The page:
Winds whip up California fires, prompting evacuations
VENTURA, Calif. (AP) —
Raked by ferocious Santa Ana winds, explosive wildfires northwest of Los Angeles and in the city's foothills burned a psychiatric hospital and scores of homes Tuesday and forced the evacuation of tens of thousands of people.
One of the blazes broke out Monday in Ventura County and grew wildly to more than 70 square miles (180 square kilometers) in a matter of hours, county Fire Chief Mark Lorenzen said. It was fanned by winds clocked at well over 60 mph (96 kph) that grounded firefighting helicopters and planes.
A smaller fire erupted on the northern edge of Los Angeles, threatening the Sylmar and Lakeview Terrace neighborhoods, where residents scrambled to get out as heavy smoke billowed over the city, creating a health hazard for millions of people.
Just weeks ago, wildfires that broke out in Northern California and its famous wine country killed 44 people and destroyed 8,900 homes and other buildings.
Fires aren't uncommon in Southern California this time of year before the winter rains set in, when the vegetation is tinder dry and winds blast the region.
The early official count was that at least 150 structures burned in the Ventura County fire, but it was sure to go higher. Mansions and modest homes alike were in flames. The Vista del Mar Hospital, which treats patients with mental problems or substance abuse, including veterans with post-traumatic stress syndrome, smoldered after burning overnight.
Aerial footage showed dozens of homes in one neighborhood burned to the ground and a large subdivision in jeopardy as the flames spit out embers that could spark new blazes.
More than 27,000 people were evacuated and one firefighter suffered bumps and bruises in a vehicle accident in Ventura County. Authorities initially reported one death, but then retracted that, saying a dead dog but no person was found in an overturned car.
The fire erupted near Santa Paula, a city of some 30,000 people about 60 miles (97 kilometers) northwest of Los Angeles known for its citrus and avocado orchards and farm fields along the Santa Clara River.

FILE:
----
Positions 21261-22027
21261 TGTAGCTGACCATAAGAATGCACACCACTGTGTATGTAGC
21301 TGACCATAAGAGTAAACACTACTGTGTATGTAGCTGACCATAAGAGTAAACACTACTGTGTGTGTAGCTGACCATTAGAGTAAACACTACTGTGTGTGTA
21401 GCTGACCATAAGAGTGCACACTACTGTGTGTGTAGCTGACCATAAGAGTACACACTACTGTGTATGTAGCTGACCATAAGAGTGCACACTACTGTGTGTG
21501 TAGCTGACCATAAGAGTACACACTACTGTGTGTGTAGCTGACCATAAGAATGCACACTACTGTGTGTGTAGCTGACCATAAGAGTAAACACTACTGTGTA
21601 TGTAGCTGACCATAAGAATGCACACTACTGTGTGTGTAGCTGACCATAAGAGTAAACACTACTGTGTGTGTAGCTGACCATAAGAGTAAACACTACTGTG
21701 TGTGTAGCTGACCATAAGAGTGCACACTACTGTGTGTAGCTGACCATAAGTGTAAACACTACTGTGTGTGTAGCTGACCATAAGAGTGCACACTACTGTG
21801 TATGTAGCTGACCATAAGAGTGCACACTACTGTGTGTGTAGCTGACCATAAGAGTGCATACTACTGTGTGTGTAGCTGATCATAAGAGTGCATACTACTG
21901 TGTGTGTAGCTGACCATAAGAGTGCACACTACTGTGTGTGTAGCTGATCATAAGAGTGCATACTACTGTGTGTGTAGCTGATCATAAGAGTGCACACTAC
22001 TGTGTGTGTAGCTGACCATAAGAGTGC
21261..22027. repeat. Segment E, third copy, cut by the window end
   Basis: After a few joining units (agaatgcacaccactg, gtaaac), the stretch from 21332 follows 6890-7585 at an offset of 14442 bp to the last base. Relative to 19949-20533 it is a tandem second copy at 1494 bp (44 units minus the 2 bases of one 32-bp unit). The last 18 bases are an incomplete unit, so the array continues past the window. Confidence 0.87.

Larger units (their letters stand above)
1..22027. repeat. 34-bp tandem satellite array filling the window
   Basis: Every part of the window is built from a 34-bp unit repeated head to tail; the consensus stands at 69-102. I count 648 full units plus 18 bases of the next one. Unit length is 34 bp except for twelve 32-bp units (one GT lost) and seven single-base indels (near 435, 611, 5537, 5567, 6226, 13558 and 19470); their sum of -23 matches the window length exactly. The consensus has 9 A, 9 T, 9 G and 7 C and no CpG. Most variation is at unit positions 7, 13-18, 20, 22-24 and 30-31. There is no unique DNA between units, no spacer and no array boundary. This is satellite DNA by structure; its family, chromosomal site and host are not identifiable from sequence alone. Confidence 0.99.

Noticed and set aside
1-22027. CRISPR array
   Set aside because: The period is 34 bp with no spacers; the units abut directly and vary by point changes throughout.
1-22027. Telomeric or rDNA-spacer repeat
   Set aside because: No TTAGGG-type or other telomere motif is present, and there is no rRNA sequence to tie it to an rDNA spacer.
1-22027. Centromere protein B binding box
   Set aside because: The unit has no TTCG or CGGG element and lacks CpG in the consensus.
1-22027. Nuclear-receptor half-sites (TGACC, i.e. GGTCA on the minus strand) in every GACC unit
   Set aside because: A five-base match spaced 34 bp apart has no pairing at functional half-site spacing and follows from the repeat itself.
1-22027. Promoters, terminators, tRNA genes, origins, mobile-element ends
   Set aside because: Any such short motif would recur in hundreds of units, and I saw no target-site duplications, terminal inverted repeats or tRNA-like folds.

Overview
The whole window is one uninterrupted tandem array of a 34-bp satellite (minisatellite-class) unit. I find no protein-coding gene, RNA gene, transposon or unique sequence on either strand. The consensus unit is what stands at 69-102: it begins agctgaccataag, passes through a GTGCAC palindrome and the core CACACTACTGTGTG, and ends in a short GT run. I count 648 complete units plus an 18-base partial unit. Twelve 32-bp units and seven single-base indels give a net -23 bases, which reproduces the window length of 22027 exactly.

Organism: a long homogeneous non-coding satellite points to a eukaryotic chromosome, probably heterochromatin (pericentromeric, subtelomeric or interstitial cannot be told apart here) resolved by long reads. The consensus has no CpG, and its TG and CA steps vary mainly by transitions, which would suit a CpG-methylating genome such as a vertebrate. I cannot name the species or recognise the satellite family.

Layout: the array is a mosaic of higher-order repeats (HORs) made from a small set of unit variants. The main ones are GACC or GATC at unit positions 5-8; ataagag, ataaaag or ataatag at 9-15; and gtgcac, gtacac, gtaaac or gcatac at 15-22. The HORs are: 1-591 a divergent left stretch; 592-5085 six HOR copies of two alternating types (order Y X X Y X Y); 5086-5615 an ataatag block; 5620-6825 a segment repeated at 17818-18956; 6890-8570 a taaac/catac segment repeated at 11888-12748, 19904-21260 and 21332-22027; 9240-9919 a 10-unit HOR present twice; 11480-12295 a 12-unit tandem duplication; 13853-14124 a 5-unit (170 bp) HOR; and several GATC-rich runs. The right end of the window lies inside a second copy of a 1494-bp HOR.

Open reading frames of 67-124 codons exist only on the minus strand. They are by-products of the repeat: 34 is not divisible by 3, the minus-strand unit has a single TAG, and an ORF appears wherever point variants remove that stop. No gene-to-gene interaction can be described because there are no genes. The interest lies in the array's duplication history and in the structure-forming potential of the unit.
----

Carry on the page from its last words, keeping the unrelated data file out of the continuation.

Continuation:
"We had the fire come through here, pretty dramatically, all night long," said Karen Heath-Karayan, who stayed up with her husband to douse flaming embers that rained on their home and small lot where they sell Christmas trees. "It was really scary."
They were ordered to evacuate as flames got within about 100 yards (91 meters), but they decided to stand their ground to protect their property, where they have chickens and goats.
They hosed down their roof and hit hot spots before winds pushed the fire over a hill toward neighboring Ventura, a city of 106,000 where more people were ordered to clear out.
"It was just exponential, huge growth because the winds, 50 mile an hour out of the east, were just pushing it and growing it very, very large, very quickly," Lorenzen said shortly after sunrise.
He said daylight would allow air tankers and helicopters to go into action.
Thomas Aquinas College, with about 350 students, was evacuated.
The smaller fire on the northern edge of Los Angeles was estimated at more than 6 square miles (15 square kilometers) and had burned homes, though no damage estimates were released. About 2,500 homes were ordered evacuated.
Alan Barnard watched flames come downhill toward his Lakeview Terrace home and told his wife to grab their 11-month-old grandson and leave. He stayed to collect a few possessions and then took his dog and evacuated the quiet cul-de-sac.
When he returned later, a bedroom and his garage were destroyed, but three-quarters of the house remained intact.
"We're pretty much out of the main danger now," he said as he tried to spray hotspots with a garden hose. "We consider ourselves very lucky."
The flames were driven by Southern California's dry and gusty Santa Ana winds, which have contributed to some of the region's most disastrous wildfires. They blow westward, from inland areas toward the coast, speeding up as they squeeze through mountain passes and canyons.
Nearly 180,000 customers in the Ventura County lost power, and schools in the district were closed. Some firefighting efforts were hampered when pumping stations lost power.
Brian Melley and Michael Balsamo in Los Angeles contributed to this report.